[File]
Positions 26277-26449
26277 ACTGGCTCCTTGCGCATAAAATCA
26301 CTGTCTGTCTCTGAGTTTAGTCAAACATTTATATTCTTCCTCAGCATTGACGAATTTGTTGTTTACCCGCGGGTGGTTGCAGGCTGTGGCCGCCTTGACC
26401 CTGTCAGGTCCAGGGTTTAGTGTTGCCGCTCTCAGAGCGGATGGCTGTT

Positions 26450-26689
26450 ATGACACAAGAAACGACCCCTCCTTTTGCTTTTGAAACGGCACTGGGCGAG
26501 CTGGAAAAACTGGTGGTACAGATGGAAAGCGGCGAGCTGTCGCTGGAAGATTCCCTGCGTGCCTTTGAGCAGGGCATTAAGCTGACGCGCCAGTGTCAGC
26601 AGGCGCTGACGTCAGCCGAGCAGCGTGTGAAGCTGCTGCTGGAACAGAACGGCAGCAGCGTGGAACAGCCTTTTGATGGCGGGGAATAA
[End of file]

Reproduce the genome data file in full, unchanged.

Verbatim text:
Positions 26277-26449
26277 ACTGGCTCCTTGCGCATAAAATCA
26301 CTGTCTGTCTCTGAGTTTAGTCAAACATTTATATTCTTCCTCAGCATTGACGAATTTGTTGTTTACCCGCGGGTGGTTGCAGGCTGTGGCCGCCTTGACC
26401 CTGTCAGGTCCAGGGTTTAGTGTTGCCGCTCTCAGAGCGGATGGCTGTT

Positions 26450-26689
26450 ATGACACAAGAAACGACCCCTCCTTTTGCTTTTGAAACGGCACTGGGCGAG
26501 CTGGAAAAACTGGTGGTACAGATGGAAAGCGGCGAGCTGTCGCTGGAAGATTCCCTGCGTGCCTTTGAGCAGGGCATTAAGCTGACGCGCCAGTGTCAGC
26601 AGGCGCTGACGTCAGCCGAGCAGCGTGTGAAGCTGCTGCTGGAACAGAACGGCAGCAGCGTGGAACAGCCTTTTGATGGCGGGGAATAA